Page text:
Once, at a Hong Kong popstar’s Las Vegas concert (that I attended with my grandma), I sat quietly in front of a pair of middle-aged women as they discussed their affairs. The concert had yet to start and they either thought they weren’t speaking as loudly as they were, or had assumed I didn’t understand Cantonese — they were wrong on both counts.
I can’t remember the details of their conversation now, but I remember bringing it up to my grandma after the concert as we were in the taxi heading back to our hotel. She promptly burst out in laughter and said, “I thought you didn’t understand them. I was listening too.”
Is there anything more fun than listening in on people’s conversations, especially when they’re incredibly juicy ones? It’s one of my favorite pastimes, something I haven’t gotten to do since the pandemic took over the public gathering spaces where I usually get to put my eavesdropping skills to work. What I wouldn’t give to listen to a young couple bicker about who needs to do the dishes or teenagers complain about a particularly difficult social science test.
There are a lot of things I’ve been missing recently, simple things I never thought much about until I couldn’t do them anymore. In a recent conversation with Andy Krutsinger, a.k.a half of the best sports reporting team on planet Earth, we discussed the strange but glorious satisfaction of enjoying a meal at a fast food establishment’s dining room. It’s unassuming and there are no expectations to dress, or even act, in a certain way. You can just be as you are but also surround yourself with other people in a public space.
If I’m being honest, nothing has changed too drastically for me since the outbreak has occurred. Even before all of this, I spent a majority of my time alone in my apartment, alone at the park, alone in my car. But there’s something about being by myself among other people that makes it slightly less unbearable (not that being alone, in itself, is terrible — it can be wonderful too, it’s just beginning to get a little grating in this moment). There are hashtags populating social media pages, like #alonetogether, to remind us we don’t have to feel isolated as we slowly wade our way through this thing. But right now, it feels like we’re all just alone.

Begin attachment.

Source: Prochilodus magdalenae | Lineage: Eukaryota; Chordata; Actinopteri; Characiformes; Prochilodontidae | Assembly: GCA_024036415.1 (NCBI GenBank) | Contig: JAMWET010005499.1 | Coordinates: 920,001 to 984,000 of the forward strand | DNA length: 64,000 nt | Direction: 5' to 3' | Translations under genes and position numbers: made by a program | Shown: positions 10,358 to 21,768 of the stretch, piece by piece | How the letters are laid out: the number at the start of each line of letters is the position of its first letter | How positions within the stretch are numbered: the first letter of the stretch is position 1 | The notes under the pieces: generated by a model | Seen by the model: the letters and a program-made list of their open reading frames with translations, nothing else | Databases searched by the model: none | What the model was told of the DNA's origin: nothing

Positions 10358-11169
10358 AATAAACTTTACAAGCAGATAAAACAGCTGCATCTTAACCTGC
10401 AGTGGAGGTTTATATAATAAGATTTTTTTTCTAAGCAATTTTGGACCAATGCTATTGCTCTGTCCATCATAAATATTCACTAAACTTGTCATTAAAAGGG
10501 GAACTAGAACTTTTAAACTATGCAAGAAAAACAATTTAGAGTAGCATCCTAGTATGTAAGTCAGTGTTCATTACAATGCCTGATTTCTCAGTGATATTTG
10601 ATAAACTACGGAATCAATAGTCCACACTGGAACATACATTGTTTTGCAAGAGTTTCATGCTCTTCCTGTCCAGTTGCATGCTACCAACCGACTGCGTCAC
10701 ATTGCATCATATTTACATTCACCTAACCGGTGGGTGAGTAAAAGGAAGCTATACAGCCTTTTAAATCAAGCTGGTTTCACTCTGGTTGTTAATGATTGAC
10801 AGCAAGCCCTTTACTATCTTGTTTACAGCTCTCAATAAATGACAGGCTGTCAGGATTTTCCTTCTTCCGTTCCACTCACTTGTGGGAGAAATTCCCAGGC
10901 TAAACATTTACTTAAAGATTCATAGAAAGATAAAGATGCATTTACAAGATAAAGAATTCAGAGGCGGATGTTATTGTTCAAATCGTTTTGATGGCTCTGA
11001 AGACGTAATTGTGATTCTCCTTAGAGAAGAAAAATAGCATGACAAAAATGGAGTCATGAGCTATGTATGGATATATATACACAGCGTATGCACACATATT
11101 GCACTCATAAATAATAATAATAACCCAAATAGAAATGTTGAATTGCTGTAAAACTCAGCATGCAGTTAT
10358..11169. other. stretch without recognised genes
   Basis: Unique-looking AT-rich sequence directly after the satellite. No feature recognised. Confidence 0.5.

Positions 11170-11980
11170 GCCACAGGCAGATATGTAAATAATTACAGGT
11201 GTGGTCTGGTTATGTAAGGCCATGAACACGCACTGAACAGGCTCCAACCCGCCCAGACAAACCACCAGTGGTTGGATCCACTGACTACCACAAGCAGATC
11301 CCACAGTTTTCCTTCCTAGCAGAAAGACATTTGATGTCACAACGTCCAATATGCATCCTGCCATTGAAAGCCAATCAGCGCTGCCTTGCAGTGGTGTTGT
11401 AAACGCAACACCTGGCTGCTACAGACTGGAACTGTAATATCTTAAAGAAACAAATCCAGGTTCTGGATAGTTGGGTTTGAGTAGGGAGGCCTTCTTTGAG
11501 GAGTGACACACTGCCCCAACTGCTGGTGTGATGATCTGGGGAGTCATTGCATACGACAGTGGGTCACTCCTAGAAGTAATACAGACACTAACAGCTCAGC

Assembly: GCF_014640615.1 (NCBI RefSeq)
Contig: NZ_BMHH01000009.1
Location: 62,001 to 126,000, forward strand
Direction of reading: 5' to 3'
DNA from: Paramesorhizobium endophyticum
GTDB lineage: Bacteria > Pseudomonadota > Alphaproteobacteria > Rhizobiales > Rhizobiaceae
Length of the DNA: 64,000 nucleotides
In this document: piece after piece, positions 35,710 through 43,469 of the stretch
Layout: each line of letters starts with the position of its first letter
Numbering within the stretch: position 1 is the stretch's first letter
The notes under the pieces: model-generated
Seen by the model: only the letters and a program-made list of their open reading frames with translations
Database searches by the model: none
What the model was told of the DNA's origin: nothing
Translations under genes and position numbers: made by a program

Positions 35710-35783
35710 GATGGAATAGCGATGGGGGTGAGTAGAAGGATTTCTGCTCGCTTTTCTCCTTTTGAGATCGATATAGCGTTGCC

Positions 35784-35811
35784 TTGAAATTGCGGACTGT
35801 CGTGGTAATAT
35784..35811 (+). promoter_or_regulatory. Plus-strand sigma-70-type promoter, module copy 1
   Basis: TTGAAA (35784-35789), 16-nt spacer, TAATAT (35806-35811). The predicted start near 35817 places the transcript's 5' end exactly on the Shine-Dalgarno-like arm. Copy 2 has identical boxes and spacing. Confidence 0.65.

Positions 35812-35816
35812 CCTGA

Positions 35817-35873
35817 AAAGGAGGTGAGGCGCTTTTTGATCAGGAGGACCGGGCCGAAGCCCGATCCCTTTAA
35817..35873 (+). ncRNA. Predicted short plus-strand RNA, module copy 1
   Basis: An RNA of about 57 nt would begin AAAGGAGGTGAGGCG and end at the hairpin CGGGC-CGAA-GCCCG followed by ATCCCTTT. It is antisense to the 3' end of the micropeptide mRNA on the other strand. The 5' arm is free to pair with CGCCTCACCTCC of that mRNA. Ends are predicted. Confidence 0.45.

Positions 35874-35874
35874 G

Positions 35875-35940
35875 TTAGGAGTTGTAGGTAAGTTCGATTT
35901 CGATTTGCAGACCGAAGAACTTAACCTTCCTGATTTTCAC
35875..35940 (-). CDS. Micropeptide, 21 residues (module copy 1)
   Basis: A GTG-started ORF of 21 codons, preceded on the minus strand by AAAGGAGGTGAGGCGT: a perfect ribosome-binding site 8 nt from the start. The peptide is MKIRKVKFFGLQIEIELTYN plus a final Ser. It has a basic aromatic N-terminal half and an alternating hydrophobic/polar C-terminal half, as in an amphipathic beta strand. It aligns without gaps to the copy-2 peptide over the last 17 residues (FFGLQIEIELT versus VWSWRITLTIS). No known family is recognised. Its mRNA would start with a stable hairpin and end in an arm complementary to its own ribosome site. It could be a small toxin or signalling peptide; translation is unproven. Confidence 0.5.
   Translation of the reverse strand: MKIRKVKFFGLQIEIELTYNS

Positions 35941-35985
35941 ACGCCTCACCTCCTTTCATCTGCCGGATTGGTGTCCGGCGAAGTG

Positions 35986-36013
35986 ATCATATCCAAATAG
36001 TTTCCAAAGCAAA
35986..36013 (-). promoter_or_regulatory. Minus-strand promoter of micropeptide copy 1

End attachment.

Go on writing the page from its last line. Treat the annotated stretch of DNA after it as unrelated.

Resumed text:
It’s not lost on me that this column is an example of immense privilege. I have the time to sit and think and write about the things I miss. Others are not afforded that luxury. Other people are fighting for their lives; other people are getting updates on gravely ill relatives through FaceTime; other people are having to watch patients succumb to this terrible virus that has taken over our world. We owe it to all those people to keep being careful and giving up some of the things we usually enjoy.
The one thing that has been bringing me some solace during this time is taking walks. For me, a perfect walk begins about half an hour before sunset. It’s just the right amount of time for me to do my usual 2-mile trek around my neighborhood and get home before it actually gets dark out.
Sunset is my favorite time of day — I get to watch the sky morph from its regular bluish hue to a bright orange and then back to a dark magenta. It’s a nice reminder that the world can also change quickly and drastically in beautiful ways. Just as this pandemic has made me more aware of activities I’m missing out on, it’s reminded me of things that are always there and available to me that I often take for granted.
As I finish my walks, I also like to stand in my apartment complex’s parking lot to watch the sun disappear behind the horizon. We made it. Another day done, another day forward. Some are slower and more difficult than others, but they too come to a conclusion at some point. And just as each day has an end, so does this strange and crazy time we’re living through — I remind myself of that often.